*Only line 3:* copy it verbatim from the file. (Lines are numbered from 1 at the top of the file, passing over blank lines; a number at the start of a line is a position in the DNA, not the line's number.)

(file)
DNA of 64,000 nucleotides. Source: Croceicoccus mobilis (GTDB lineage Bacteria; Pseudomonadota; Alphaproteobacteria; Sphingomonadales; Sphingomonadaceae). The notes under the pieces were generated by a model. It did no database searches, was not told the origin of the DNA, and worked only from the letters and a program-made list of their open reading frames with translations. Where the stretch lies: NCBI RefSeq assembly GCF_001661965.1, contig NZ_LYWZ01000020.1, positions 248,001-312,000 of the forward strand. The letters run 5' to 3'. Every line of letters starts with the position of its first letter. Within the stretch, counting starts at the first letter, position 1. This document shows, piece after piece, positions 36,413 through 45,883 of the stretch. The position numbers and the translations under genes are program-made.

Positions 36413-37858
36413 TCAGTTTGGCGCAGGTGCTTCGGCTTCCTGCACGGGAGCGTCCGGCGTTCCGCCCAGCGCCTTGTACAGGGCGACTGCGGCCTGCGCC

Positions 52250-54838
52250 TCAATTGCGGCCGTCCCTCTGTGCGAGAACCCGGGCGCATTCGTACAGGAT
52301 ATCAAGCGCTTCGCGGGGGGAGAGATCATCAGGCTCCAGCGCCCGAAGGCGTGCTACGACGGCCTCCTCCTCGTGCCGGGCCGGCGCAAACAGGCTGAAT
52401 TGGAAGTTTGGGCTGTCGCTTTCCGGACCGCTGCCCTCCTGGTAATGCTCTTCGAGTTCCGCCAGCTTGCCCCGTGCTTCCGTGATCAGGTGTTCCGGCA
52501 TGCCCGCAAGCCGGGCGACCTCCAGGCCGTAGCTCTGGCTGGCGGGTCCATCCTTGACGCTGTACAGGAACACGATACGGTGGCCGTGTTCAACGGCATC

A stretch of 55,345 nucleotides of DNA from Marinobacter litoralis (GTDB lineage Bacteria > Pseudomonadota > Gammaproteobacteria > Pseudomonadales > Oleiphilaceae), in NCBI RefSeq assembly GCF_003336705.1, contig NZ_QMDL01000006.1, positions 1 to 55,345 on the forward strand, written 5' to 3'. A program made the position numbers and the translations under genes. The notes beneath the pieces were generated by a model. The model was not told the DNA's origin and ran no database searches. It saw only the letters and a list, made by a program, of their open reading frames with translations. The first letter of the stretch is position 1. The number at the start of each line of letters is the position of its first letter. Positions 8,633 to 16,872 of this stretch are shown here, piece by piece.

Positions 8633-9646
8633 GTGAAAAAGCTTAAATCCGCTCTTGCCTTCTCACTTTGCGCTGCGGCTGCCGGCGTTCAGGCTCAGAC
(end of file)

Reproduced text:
36413 TCAGTTTGGCGCAGGTGCTTCGGCTTCCTGCACGGGAGCGTCCGGCGTTCCGCCCAGCGCCTTGTACAGGGCGACTGCGGCCTGCGCC